The government’s Infrastructure and Projects Authority have recently released the first ever UK National Infrastructure Delivery Plan (NIDP).
This will be covering the next 5 years to 2021. The record (113 pages) brings to light the government’s strategies on the economic infrastructure, with those designed to support the delivery of housing and social infrastructure.
This record offers updates on projects and programmes in a variety of key economic infrastructure sectors such as:
- • Science
- • Flood defence
- • Energy
- • Communications
- • Water
- • Waste
- • Transport
The points above are reinforced by the government’s assurance that by 2020-21 they will invest more than £100 billion in infrastructure, as well as a large amount also invested into the private sector.
Included in the plan was information disclosing that since 2010 roughly 3000 individual developments have been accomplished.
Included in these 3000 are:
• “Drastic new road improvements”
• “Local transport schemes”
• “Improvements to hundreds of rail stations”
• “20gigawatts of new electricity generating capacity”
The above are on top of other projects that are already being completed for example Crossrail and the Mersey Gateway Bridge.
The document contains evidence of a major roads and rail investment package which includes:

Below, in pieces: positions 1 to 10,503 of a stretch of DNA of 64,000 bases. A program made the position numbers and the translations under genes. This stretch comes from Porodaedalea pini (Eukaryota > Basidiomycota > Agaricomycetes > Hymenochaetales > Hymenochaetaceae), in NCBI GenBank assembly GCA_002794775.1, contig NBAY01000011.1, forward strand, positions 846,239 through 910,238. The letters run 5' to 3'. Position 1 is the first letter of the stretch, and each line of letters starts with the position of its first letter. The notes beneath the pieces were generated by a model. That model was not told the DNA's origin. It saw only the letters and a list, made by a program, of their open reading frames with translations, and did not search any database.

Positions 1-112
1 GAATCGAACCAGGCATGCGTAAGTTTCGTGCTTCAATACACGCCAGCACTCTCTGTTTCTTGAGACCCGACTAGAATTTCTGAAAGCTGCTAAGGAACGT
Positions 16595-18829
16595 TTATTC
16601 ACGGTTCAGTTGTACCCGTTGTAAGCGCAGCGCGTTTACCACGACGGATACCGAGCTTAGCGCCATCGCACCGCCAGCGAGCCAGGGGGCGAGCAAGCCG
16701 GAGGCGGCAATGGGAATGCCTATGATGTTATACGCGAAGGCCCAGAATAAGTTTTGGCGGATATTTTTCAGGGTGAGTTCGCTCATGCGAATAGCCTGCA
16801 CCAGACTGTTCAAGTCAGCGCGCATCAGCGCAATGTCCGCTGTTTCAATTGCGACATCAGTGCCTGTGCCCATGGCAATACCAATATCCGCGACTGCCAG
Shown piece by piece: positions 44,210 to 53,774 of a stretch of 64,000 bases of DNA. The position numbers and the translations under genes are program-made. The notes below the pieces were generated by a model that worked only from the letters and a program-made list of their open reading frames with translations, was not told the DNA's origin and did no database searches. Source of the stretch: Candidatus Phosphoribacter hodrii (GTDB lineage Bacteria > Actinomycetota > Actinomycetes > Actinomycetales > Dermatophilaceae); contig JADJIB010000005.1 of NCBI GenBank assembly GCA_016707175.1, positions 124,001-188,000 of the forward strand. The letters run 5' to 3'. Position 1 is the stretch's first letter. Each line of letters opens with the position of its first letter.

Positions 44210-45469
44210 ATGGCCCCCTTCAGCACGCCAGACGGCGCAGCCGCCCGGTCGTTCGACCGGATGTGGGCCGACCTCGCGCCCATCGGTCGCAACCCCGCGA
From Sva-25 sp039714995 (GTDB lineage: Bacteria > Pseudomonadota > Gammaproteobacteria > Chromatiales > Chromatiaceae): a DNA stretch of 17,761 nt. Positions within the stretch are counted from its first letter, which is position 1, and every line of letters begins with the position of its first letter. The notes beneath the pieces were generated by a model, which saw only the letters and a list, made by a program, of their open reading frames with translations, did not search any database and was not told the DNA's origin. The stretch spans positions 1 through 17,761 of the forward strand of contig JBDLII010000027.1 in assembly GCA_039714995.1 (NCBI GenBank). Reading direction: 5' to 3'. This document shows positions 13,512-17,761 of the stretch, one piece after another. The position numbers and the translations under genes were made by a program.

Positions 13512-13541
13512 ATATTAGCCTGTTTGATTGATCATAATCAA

• “£15 billion to support Highways England in transforming the strategic road network”
• “Over 100 major schemes completed or in construction by the end of 2020-21”
• “Supporting the largest rail modernisation since Victorian times”
• “Getting High Speed 2 into construction”
• “Completing Crossrail”
• “Giving the green light to Crossrail 2”
• “Significant investment in projects in the Northern Powerhouse”
Bought to light in the plan were all the key budget announcements on infrastructure from 2016, including in increasing of flood defences and resilience funding package. It aims to develop 400,000 new dwelling by pledging to double the housing budget from 2018 to 2019.
Noted in the plan is that there is now a charge for Community Infrastructure Levy (CIL) that over 100 councils have implemented. There are another 200 working towards this. This confirms that the government did in fact intend to change the Nationally Significant Infrastructure Project (NSIP) regime in order to develop 500 new dwelling within the scheme.
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